15-year-old Kuha'o has been blind since infancy, but he hasn't let his loss of vision deter him from his dreams. He is able to play any song on the piano after listening to it only once. In just two days, his instrumental version of the dubstep song "Cracks" by Freestylers racked up more than 60,000 views.
Six-year-old Ethan, who is on the autism spectrum, has an extraordinary talent for music. At just four, he began playing The Beatles' "I Will" by ear. Now, his cover of Billy Joel's "Piano Man" has gone viral, boasting more than 1.2 million views.
Piano teacher Judith Fairchild works with student Marissa Liu, 6, Thursday, May 17, 2012 in her Memphis, Tenn. home. Marissa just recently won the Grand Prix at The X Sonatina and Sonata International Youth Piano Competition sponsored by the Fryderyk Chopin Society of Texas in Corpus Christi. She is apparently the youngest winner ever in the competition's history. Part of the prize is, Marissa, who can't reach the piano pedals, will be performing at Carnegie Hall in December. (AP Photo/Alan Spearman, The Commercial Appeal)
Jourdan Urbach rehearses at the Pierre Hotel prior to a ceremony where he will receive the nation's highest public service awards, the Jefferson Awards, Tuesday, March 6, 2012 in New York. Urbach is a violin prodigy who has channeled his musical talents to raise more than $5 million for pediatric medical research around the globe, headlining benefit concerts at Carnegie Hall, Lincoln Center and other venues. (AP Photo/Mary Altaffer)
In November 2012, the 5-year-old Internet sensation from Hong Kong shut down the conspiracy theorists of YouTube with a live performance of the fast-paced Nikolai Rimsky-Korsakov composition, "Flight Of The Bumblebee," on Ellen. There were a few big differences between this, Tsung Tsung's U.S. television debut, and the viral video from the fall that introduced us to the Hong Kong talent. Tsung was noticeably less smiley than he was when we first fell in love. In fact, he was almost deadly serious, clad in a snazzy white tux instead of his usual pajamas. Luckily all his dramatic moves were still there, including a new closer he whipped out in which he throws his hands up "like a gymnast after a golden Olympic performance."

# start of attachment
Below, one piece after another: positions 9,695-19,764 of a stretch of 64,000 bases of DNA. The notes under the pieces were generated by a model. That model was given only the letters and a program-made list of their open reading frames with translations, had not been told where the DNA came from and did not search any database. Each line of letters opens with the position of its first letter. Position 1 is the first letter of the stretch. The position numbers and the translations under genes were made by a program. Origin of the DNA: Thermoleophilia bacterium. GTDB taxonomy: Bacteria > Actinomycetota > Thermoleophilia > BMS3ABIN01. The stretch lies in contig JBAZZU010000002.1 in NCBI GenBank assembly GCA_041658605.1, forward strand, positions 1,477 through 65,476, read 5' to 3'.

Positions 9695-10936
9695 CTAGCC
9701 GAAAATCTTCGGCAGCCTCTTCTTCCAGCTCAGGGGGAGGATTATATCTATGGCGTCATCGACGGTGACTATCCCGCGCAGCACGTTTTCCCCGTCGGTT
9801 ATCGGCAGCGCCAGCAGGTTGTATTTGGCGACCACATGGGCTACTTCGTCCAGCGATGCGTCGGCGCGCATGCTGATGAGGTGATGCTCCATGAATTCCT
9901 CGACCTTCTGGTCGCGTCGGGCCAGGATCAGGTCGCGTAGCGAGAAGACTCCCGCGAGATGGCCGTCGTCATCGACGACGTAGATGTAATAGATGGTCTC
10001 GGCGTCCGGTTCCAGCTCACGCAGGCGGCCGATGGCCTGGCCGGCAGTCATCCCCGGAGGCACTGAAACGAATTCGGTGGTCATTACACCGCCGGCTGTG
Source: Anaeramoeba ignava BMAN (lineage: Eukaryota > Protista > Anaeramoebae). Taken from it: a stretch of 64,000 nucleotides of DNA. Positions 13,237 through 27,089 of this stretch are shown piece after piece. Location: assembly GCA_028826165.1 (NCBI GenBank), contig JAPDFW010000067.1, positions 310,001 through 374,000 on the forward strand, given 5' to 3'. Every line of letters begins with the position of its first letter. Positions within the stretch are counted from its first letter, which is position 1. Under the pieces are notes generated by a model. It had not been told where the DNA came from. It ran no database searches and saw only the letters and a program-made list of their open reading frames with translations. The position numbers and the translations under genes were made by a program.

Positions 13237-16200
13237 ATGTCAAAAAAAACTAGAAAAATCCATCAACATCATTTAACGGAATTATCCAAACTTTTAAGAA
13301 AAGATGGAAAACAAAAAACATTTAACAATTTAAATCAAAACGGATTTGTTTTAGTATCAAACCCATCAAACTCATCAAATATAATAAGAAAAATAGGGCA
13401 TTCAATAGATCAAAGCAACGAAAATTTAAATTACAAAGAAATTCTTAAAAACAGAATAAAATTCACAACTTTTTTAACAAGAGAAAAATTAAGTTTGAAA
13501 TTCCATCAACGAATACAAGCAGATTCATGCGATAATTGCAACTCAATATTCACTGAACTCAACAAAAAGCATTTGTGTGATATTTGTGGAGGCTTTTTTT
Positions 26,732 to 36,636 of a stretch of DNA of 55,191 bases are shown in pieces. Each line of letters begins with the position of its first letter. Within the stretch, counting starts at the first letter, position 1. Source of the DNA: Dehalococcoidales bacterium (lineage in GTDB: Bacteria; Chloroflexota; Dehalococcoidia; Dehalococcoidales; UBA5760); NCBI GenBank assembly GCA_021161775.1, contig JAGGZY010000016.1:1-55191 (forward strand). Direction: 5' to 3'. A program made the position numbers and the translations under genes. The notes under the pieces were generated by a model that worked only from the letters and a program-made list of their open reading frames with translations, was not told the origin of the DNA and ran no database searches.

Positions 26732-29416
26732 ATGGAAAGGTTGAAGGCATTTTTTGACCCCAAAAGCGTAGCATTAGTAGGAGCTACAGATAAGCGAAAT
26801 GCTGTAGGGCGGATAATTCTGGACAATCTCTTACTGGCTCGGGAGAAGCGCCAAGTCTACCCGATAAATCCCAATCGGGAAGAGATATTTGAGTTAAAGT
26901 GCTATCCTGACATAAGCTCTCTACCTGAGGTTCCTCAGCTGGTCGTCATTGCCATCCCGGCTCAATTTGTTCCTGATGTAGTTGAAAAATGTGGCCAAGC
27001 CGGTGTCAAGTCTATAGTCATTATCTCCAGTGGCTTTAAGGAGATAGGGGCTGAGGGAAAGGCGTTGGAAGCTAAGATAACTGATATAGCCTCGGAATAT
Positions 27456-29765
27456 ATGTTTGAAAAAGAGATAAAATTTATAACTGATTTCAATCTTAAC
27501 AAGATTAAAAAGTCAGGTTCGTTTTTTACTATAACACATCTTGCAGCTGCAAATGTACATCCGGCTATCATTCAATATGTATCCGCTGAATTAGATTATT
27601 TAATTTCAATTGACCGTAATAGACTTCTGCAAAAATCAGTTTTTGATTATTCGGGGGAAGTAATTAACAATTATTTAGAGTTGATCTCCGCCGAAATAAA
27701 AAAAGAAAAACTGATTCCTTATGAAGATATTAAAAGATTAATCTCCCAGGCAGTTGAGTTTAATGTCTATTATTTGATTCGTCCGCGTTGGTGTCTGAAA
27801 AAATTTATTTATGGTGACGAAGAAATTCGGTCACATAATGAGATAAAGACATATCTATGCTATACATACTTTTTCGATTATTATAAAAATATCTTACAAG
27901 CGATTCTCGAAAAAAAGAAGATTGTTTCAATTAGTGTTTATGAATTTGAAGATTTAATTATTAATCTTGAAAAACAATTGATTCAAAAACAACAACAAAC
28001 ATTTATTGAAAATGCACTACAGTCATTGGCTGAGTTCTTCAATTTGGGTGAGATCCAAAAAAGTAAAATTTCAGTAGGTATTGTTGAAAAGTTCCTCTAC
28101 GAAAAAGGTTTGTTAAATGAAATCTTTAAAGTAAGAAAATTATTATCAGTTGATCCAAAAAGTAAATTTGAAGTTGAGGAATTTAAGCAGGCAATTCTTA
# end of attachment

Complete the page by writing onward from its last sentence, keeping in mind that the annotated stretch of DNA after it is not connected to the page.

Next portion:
Speaking of the earlier adorable video of little Tsung Tsung smiling away, here it is. The YouTube clip surfaced in September 2012 and quickly made its way to Reddit, where commenters so in awe of Tsung's lightning fast hands questioned the video's authenticity. You know where we stand on that though.
This summer, nine-year-old Kieron Williamson sold 24 paintings in 15 minutes for the very-adult price of $386,000. He began painting at the ripe old age of six, and has been unwaveringly supported by his doting mother who recently wrote a biography about the young painter, modestly titled "Kieron Willimason Coming to Light -- The Remarkable Story of A Child's Gift to Painting."
Eleven year old Ethan Bortnick has already performed with the likes of Beyonce and Elton John, and claimed a Guinness Book of World Record's title as the world's youngest solo musician to headline his own tour, which he first did at the age of 9. This summer, the piano phenomenon wrapped up another solo tour, on a 22-city sweep of America.
Seven-year-old Alma Deutscher may not be able to reach the pedals of her piano without a little help from a stack of books, but the young pianist, violinist and composer is the latest sensation in the classical world. In an NBC News video from this fall (seen to the left), the tiny talent is seen cooly composing a cello sonata and performing her own musical creations on both the piano and violin. Deutscher, a favorite of British actor Stephen Fry, wrote a short opera called "The Sweeper of Dreams" earlier this year, a feat that prompted comparisons to Mozart.
Try not to headbang along to this video of six-year-old Jaxon Smith drumming to the Foo Fighters' song Pretender. According to the video's description, the self-taught percussionist weighed just one pound when he was born in 2005. He's grown up to be quite a rocker, performing songs by Rush, The Who, Heart (yep, "Barracuda"), the Silversun Pickups, Tool, Rage Against the Machine and more. For more of Jackson's amazing drumming, head over to the profile of YouTube user U2RUSHFAN.